Steel Structures for Farmers

Until recently farmers have always built their barns and buildings using a wooden timber frame and high quality woods, however, now more farmers are starting to realise the benefits of using steel structures and so more agricultural building are being made from steel. Steel is extremely durable and versatile, as such it can be used to make pretty much any agricultural structure you can think of, including, but not limited to: Stables Lambing sheds Hay Barns Maintenance Buildings Tool Sheds General Storage Storage Facilities Vehicle shed/garage And for larger farms: Workshops Showrooms College and School buildings Helicopter / Aircraft Hangers Factories   Benefits of agricultural steel buildings There are a number of benefits to using steel instead of the traditional wooden structure, saving farmers time and money in constructing and maintaining their agricultural structures. Steel structures span the distance of time much better than any other materials, unlike wood it is not susceptible to things like mould or termites that could severely weaken the structure.  Steel is unaffected by climate change and the weather, unlike other structures that can become brittle when exposed to continuous hot and cold temperatures.  Furthermore, steel structures do not bend or buckle, they do not rot or distort, and therefore they are easier to maintain and last much longer.   Steel is much more resistant to fire, it can be exposed to high temperatures without being affected, furthermore, it is not a material that helps to spread fires and smoke, such as wood. The best way to protect flammable stock, such as hay and dry crop, is to store them in a fire proof building.   Steel structures are much easier to clean, because of this they can be used to house more animals, such as cattle and poultry.   Steel buildings are more cost effective, not only do they last longer and better protect your stock, machinery and animals therefore saving money, but they are light weight and as a result fewer workers are required to erect the structure, saving money on labour.   Steel frame structures include infill walls, which is insulation in the frame itself, this offers certain benefits in terms of noise reduction, thermal insulation and vibration reduction.   Steel can be recycled and made into other steel structures, therefore it is considered to be very environmentally friendly.   Steel structures can be added to, expanded or improved upon at...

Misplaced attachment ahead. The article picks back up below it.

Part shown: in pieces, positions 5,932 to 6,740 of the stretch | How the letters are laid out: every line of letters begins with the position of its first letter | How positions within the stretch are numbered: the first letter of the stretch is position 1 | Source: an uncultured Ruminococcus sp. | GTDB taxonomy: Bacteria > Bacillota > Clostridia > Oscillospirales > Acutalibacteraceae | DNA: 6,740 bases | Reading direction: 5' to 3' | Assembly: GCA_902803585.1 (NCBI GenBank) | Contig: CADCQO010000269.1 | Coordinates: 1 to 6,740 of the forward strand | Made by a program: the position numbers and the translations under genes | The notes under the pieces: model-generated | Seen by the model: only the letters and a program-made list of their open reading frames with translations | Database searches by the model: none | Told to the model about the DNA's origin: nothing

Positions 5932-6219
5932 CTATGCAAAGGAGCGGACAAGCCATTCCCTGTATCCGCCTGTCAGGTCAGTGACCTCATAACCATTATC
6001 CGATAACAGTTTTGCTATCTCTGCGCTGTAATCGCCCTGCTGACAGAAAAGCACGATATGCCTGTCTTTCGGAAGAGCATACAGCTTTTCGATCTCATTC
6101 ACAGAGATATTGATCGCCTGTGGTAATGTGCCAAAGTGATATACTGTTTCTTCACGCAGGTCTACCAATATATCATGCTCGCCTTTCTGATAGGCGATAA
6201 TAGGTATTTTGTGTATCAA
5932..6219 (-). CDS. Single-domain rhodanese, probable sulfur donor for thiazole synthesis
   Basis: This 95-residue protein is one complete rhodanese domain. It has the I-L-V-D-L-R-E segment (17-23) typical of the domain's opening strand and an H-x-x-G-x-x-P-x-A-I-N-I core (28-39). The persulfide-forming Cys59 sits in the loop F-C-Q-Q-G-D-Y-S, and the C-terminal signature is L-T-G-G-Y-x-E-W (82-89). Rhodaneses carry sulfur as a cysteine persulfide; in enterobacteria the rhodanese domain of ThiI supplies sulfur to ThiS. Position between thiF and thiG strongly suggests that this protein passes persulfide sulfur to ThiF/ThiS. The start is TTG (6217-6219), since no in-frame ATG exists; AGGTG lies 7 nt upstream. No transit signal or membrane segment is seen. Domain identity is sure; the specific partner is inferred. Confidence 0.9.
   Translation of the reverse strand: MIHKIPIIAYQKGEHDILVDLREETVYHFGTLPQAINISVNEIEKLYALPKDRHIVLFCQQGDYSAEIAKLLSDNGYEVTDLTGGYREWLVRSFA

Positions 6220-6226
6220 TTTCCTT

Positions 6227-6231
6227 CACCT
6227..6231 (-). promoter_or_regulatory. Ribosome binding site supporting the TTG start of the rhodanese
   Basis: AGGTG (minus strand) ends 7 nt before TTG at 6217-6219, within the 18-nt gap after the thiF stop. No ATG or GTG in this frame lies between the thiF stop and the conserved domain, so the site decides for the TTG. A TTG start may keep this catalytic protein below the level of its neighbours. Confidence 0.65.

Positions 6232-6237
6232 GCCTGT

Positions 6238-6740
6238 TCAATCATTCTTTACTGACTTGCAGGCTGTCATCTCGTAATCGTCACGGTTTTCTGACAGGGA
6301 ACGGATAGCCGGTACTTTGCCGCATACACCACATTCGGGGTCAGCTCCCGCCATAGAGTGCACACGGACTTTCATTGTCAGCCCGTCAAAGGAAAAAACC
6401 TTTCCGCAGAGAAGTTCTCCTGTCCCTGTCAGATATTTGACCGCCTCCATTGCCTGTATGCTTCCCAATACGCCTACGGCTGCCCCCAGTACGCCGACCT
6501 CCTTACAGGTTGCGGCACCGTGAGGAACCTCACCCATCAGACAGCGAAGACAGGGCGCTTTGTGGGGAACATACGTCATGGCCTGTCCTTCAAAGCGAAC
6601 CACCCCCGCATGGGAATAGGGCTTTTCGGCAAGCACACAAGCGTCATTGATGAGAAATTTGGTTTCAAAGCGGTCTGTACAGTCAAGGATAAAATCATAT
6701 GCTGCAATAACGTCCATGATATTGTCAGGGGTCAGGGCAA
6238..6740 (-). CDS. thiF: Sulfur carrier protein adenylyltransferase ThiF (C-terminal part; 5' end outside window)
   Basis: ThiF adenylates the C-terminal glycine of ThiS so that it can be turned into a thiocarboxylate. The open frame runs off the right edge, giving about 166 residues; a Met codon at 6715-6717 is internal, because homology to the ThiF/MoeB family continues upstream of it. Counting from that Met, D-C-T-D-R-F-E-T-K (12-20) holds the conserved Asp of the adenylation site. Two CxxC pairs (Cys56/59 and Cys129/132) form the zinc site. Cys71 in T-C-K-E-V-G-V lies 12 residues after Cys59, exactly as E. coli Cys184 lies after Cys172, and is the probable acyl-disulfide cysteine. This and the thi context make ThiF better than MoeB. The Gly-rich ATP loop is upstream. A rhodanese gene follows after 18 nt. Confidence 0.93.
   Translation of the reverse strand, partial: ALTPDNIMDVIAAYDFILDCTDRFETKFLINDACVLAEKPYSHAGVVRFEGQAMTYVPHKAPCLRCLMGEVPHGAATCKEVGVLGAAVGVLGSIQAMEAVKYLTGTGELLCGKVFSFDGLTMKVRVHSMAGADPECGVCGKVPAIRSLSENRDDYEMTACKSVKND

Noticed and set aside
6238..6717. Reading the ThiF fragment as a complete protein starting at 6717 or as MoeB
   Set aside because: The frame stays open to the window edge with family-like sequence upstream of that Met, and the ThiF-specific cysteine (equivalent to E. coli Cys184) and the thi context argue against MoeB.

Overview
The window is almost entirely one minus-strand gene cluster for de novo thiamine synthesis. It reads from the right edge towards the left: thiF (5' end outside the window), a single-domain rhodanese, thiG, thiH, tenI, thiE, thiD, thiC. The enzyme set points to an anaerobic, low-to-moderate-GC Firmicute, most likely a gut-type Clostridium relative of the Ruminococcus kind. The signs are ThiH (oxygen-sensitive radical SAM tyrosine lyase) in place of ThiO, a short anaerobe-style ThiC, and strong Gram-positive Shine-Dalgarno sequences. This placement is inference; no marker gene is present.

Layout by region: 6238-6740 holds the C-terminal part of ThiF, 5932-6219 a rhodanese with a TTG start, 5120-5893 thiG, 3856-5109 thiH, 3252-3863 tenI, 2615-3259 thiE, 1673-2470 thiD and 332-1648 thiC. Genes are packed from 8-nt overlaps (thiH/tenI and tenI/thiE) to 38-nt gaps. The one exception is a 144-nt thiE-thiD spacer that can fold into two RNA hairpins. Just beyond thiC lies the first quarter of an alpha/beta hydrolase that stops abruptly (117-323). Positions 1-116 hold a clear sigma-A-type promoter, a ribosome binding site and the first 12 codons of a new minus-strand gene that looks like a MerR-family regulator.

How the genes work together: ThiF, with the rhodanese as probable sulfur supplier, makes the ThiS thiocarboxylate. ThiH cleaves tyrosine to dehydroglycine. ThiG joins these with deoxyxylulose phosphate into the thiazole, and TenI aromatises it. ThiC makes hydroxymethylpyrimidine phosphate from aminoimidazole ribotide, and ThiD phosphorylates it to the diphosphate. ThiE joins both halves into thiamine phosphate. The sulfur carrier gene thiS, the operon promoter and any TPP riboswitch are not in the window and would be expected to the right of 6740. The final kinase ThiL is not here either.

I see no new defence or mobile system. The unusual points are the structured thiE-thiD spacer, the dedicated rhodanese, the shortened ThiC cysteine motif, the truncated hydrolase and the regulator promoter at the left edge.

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The benefits of using steel structures